What do these six US oil and gas industry leaders see in their proverbial crystal balls for 2014?
Which federal law affecting refiners is due for major revamp or outright repeal in 2014? Will a segment of the oil and gas industry that is poised to spend an estimated quarter of a trillion dollars on new infrastructure finally find the right mix of legislative and regulatory certainty next year to advance these investments? What might the coming year hold in regard to pipeline safety?
DownstreamToday recently surveyed a panel of leaders in the U.S. refining and petrochemicals, gas processing, pipeline and liquefied natural gas (LNG) sectors for their predictions about key issues affecting the members of their respective organizations. Read on for their answers to the above question as well as other visions that they see in their proverbial crystal balls for 2014.
Charles T. Drevna, President, American Fuel & Petrochemical Manufacturers (AFPM)
This past year proved to be a watershed moment for the Renewable Fuel Standard (RFS) which was recognized as obsolete by a growing number of concerned organizations and policymakers. As we move into 2014, I believe there is strong bipartisan support for rectifying a law that is so fundamentally flawed that the only solution is to go back to the drawing board. Comprehensive reform, if not full repeal, would provide necessary relief from a set of mandates that place consumers at risk of high food and fuel costs, engine damage and environmental harm.
With the clock ticking down to 2016, AFPM is also bracing for a potential regulatory blitz as the president abandons his promise of an all-of-the-above energy strategy and the administration rushes to implement an anti-fossil fuel agenda that will put the United States at a competitive global disadvantage. One fall-out could well be the nation's burgeoning manufacturing renaissance now taking hold as a result of the recent shale gas boom that is feeding affordable and abundant raw materials to petrochemicals manufacturers which in turn, produce feedstock used to make thousands of consumer goods.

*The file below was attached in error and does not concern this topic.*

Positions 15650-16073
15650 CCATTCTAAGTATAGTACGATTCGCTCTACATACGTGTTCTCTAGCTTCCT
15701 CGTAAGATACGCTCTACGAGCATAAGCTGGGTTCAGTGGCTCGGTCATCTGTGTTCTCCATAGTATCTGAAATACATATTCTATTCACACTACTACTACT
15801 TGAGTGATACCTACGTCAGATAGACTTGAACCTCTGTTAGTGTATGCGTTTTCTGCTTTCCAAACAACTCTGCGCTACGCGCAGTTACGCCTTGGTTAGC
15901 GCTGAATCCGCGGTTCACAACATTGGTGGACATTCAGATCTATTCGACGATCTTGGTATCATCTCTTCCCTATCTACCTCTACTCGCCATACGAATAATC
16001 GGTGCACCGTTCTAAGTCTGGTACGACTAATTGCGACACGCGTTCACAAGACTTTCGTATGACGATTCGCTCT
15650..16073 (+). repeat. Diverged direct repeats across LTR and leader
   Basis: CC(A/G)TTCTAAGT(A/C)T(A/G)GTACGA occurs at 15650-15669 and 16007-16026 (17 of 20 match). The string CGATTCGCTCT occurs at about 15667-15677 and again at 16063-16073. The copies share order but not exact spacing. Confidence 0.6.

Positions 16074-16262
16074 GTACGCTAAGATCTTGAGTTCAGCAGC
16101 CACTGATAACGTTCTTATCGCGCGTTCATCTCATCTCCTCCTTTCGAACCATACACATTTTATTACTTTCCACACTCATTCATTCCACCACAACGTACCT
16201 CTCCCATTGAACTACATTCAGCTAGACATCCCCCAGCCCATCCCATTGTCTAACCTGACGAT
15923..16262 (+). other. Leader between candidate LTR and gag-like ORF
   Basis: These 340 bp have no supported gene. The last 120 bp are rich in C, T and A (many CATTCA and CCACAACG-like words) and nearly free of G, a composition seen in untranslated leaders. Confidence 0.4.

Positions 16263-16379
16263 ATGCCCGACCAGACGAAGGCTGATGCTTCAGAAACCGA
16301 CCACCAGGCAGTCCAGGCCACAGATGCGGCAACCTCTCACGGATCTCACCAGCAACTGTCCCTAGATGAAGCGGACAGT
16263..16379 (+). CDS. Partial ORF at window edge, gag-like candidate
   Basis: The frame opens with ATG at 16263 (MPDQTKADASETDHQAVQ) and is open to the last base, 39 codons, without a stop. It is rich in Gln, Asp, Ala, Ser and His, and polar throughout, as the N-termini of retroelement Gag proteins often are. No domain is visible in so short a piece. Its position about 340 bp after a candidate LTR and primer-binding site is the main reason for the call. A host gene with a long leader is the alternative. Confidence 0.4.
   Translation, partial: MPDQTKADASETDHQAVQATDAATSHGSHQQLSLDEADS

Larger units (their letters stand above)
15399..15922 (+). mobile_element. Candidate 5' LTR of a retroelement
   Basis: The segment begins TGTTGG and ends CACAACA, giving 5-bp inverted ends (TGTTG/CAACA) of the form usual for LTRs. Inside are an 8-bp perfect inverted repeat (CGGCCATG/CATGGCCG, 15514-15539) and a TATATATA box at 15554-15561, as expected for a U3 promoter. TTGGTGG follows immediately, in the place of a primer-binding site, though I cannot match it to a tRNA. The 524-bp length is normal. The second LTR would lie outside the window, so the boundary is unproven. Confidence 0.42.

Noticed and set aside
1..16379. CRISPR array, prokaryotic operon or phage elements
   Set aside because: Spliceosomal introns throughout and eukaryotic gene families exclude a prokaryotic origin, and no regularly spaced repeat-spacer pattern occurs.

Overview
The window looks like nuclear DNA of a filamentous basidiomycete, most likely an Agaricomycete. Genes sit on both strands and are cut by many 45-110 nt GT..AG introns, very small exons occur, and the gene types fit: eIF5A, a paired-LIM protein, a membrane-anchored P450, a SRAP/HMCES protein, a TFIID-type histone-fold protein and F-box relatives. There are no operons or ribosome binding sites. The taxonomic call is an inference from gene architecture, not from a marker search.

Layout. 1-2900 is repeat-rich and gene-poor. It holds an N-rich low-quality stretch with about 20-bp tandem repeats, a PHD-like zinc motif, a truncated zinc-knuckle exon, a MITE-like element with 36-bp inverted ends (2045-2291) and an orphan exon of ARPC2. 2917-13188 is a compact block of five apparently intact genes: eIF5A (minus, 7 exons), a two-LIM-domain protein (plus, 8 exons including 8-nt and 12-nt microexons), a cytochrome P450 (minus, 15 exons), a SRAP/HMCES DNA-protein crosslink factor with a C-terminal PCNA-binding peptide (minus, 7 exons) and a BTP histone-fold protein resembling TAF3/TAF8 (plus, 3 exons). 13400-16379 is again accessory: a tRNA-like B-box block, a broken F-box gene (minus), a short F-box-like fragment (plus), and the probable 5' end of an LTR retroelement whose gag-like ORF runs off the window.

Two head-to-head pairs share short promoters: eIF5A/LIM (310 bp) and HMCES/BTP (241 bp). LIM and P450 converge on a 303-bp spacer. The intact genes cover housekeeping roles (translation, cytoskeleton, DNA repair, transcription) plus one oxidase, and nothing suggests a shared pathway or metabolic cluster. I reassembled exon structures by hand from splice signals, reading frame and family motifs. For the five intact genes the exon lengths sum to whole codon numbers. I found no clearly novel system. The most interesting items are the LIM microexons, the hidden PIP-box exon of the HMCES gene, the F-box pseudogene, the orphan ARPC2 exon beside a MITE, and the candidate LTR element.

While more than $100 billion dollars in new manufacturing infrastructure has been announced to date, those investments could easily be halted if an onerous regulatory environment proves too costly.
Cindy Schild, Senior Downstream Manager, American Petroleum Institute (API)
API will engage its 20 million and growing grassroots network during the coming election year on our key priorities. These include repealing the Renewable Fuel Standard (RFS) and defending fuel choices for consumers, protecting investment in energy development in America, approving the Keystone XL pipeline and creating more jobs. 2014 presents an unprecedented opportunity for fueling America’s future, and we are in the midst of a game changing point in U.S. history. Our future success depends on the choices we make today, which can mean the difference between more jobs and investment in the United States or less, increasing or decreasing imports, and making the U.S. more or less energy secure.
Mark Sutton, President and CEO, Gas Processors Association (GPA)
This is truly an exciting time to be in the midstream industry. The U.S. oil and gas industry is in the midst of a renaissance, which has been fueled mainly by the development of shale gas resources. A recent study by ICF International indicated that over the next 25 years, in excess of $251 billion will be required to build the needed midstream infrastructure. We have a prime opportunity to impact this country's energy independence, along with creating value and jobs, which I have not seen in my 30-year career.